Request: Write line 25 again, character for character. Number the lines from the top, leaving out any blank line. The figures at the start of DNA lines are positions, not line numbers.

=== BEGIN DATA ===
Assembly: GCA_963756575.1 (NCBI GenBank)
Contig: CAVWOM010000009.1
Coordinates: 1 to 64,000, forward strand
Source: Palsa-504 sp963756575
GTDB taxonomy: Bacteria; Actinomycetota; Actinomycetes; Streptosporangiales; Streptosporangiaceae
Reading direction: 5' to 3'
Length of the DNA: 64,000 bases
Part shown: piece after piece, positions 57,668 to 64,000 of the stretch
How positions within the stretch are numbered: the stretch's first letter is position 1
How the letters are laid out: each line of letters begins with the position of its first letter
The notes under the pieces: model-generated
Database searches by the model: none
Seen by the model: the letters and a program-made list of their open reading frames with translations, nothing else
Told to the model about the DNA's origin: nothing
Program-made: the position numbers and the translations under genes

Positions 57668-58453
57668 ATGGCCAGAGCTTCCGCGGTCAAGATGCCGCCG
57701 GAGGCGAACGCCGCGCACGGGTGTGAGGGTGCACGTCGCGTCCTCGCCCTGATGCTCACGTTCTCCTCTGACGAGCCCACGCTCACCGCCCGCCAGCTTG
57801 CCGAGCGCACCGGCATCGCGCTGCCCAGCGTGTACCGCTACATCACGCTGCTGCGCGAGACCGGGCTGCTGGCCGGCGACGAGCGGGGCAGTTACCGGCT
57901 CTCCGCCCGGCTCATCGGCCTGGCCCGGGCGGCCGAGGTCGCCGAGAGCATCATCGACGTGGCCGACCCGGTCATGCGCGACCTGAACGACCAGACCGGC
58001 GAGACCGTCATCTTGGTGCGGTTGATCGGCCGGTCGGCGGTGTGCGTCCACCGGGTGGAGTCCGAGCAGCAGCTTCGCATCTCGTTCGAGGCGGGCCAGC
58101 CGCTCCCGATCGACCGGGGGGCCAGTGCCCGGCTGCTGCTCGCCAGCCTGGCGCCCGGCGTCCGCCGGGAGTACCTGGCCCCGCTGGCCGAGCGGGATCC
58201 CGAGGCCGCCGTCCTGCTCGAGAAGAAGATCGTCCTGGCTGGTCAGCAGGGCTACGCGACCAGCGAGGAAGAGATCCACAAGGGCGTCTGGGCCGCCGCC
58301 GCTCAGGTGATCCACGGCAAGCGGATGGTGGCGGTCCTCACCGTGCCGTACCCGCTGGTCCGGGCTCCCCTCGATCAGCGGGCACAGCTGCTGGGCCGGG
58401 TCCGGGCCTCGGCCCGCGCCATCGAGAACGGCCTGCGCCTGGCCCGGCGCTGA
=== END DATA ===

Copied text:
58401 TCCGGGCCTCGGCCCGCGCCATCGAGAACGGCCTGCGCCTGGCCCGGCGCTGA